FAQs for Artist, Meghan Nathanson
Q: Have you always been and considered yourself an artist?
A: As a child, like all children, I had an inclination to create art and even won a blue ribbon at a state fair for a painting I created of a surfer. In adolescence, I came upon some heavy, drawing manuals that belonged to my father along with some of his intricate drawings of cityscapes. He was a naval officer and airline pilot by trade but was always a very capable draftsman. I got it in my head that one must be able to draw well to be considered an artist. I spent time working with these books and my father tried to help me, but I became overwhelmed and somewhere inside of myself decided I was incapable of drawing and therefore not an artist.
Just after college, I moved to New York City. An artist friend—a real artist in my mind—gave me a chartreuse, oil pastel and I began playing around with it on a drawing pad. I was almost immediately connected with the love of color that had always lived in me. Previously this had manifested through a passion for interesting patterns in clothing and in the way I viewed the world through a colorful lens.
Quickly, in a course of exploration, I immersed myself into the world of painting spending endless hours in my West Village apartment creating mostly abstract, impressionistic paintings. They were all very colorful!
Eventually I found my way to the Art Students League in New York City where I began to study figure drawing and first experienced myself as capable in the realm of drawing. I also took courses in painting at The New School. I had the pleasure of joining various arts communities around the city and sharing my work in festivals and shows in DUMBO, SOHO and the East Village.
Q: Did someone teach you the process you work with currently or is this something you developed yourself?
A: When my husband and I took a leap of faith and moved from New York City to Coastal Maine, we chose a home that had a finished attic that I envisioned would become my art studio. At the same time, we were starting a family. I was pregnant with my first child and soon after would have a second child. The studio quickly became a storage area for my many colorful paintings and my art was put on-hold for several years. When my younger son turned three, I saw a posting for a gallery looking for work celebrating the human form. With a sudden burst of inspiration, I felt compelled to create something, however, it had become too hard—too messy—to work with paint around little children. I knew that if I was going to make a submission, it would need to be in a different medium.
In the meantime, I had been collecting beautiful wall-calendars that I had used to schedule my days for many years. I had actually been saving them for my children and placed them in their "art closet," hoping they would be inspired to use them in some creative way. Since they hadn't, I decided to create something with them myself. This is when I began to develop my process. One of the four pieces that I created for submission to the show was chosen and actually hung in the gallery window for the exhibition as the first work of art to greet patrons.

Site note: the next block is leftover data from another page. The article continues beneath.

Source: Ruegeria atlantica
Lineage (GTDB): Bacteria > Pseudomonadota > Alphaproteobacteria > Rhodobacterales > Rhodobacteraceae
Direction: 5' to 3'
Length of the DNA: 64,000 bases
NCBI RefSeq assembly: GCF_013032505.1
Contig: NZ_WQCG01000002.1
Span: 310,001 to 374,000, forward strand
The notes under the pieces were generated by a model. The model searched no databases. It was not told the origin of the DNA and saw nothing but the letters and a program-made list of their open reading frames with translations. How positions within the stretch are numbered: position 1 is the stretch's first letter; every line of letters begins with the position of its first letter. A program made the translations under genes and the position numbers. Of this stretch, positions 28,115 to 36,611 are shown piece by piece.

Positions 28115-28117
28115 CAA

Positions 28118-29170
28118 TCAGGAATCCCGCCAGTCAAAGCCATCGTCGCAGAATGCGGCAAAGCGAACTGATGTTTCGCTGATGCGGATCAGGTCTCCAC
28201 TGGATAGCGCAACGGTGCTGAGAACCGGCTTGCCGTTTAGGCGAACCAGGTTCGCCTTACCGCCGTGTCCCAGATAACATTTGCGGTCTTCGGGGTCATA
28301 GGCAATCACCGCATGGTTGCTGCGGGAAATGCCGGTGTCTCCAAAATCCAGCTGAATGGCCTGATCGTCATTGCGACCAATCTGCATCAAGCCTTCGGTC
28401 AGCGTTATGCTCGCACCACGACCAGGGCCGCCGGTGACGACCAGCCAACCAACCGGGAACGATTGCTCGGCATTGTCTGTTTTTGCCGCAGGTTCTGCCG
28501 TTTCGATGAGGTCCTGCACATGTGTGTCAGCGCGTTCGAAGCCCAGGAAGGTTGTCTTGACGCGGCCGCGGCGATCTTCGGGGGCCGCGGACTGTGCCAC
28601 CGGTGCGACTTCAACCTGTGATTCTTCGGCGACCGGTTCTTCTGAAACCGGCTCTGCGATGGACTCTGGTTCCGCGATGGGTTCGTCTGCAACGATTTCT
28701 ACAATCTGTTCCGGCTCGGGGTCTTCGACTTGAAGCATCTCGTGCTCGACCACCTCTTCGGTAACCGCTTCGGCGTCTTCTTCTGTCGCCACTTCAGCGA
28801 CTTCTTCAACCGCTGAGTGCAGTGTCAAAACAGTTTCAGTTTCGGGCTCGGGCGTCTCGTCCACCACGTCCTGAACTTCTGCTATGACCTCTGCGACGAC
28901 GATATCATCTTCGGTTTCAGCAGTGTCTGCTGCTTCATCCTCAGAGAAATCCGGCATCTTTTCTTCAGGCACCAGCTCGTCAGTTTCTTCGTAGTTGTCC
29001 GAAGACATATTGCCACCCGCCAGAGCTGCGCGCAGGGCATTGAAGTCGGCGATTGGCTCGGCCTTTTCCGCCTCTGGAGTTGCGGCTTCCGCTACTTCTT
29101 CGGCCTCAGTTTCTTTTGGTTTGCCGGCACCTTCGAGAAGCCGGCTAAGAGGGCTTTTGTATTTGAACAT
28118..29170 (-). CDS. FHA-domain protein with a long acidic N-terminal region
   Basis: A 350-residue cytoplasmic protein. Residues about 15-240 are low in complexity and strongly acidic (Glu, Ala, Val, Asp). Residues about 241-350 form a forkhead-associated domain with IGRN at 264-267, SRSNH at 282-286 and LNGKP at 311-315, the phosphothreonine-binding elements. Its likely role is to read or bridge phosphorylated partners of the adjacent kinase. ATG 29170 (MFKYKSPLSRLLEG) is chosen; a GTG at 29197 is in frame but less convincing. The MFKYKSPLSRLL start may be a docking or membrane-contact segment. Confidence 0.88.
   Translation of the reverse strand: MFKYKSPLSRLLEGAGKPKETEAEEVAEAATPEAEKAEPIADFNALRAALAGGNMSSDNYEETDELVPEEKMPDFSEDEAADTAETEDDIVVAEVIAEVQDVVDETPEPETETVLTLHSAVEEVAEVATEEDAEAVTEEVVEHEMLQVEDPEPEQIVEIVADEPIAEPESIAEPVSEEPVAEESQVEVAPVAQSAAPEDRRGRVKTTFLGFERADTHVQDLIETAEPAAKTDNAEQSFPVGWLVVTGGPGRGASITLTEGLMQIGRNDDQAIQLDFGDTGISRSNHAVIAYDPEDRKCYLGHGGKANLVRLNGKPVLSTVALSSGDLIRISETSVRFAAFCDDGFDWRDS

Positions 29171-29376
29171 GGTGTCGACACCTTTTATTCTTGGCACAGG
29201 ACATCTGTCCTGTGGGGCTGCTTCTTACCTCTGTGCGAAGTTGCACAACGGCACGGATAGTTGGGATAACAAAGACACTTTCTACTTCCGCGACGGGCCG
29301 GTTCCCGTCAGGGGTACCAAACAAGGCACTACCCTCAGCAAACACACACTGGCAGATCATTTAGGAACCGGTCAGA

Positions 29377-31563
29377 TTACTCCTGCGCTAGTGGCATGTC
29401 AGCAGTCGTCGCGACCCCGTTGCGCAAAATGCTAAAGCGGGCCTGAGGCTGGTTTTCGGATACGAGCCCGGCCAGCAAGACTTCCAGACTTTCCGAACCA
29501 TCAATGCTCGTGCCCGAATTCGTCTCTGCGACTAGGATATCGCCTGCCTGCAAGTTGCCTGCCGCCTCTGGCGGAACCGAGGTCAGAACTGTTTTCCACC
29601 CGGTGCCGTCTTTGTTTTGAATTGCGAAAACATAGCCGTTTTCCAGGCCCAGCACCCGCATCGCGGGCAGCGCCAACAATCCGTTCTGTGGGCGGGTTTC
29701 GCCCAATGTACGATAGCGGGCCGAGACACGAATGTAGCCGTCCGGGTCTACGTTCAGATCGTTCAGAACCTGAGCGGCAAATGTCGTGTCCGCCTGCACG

Q: What is your process?
A: The process I currently work with has been an evolution that has taken time to develop with much trial and error. I work primarily with repurposed papers, specifically wall calendars, that people send to me from all over the country.
My tools are very simple: tracing paper, drawing pencil, carefully torn pieces of re-purposed paper and polymer medium (i.e. glue).
I begin with a concept and create a drawing on the tracing paper and then fill in the drawing with the torn papers in a painterly fashion, massaging them with the polymer medium (sometimes using a brush, sometimes my fingers). I rarely use the actual imagery from the calendars, but instead create a paper palette with the colors and patterns I find within in much the way a painter might create a palette with paint.
Once the collage-painting has fully dried, I cut out the completed image. Sometimes it feels as if the images can stand (or hang) alone, other times I will paint a canvas backdrop and apply the image to the canvas.
Q: How do you choose subjects to work with?
A: My work is driven largely from my inner world. As I go about my life I am (almost) always checking in with this place inside of me that I view as connected to a universal flow, a guidance system that we all have access to and simultaneously connects to each other.
My work is a reflection of this part of myself as well as an invitation for those who view my work to drop more fully into this realm within their own interior.
The subjects I am drawn to involve the process through which we as humans might set ourselves free. The paradox is that in individual freedom, we have a greater opportunity to show up for each other and for our planet, more fully.
Q: What is your biggest challenge as an artist?
A: I truly find great joy in my work. When I am creating, I experience peace and clarity like no other time in my life. My greatest challenge is remembering balance and ensuring that I am taking good care of my body as I work—not overtaxing myself or forgetting to eat.
Q: Do you have any advice for aspiring artists?
A: Yes! Trust and believe in yourself. We are all artists and have a message to share whether it is through the way we live or the things we create. There is no wrong way to make art and the greatest works are driven from a place of lining up with our own inner resources which so often line up with the places in which we are all connected. Also, work hard and hone your craft, whatever it might be. Don't be afraid to learn from others. No matter where we are upon the path, we are all learning. Finally, share what you know and be willing to take others along on the ride with you. Ultimately, we are all in this together.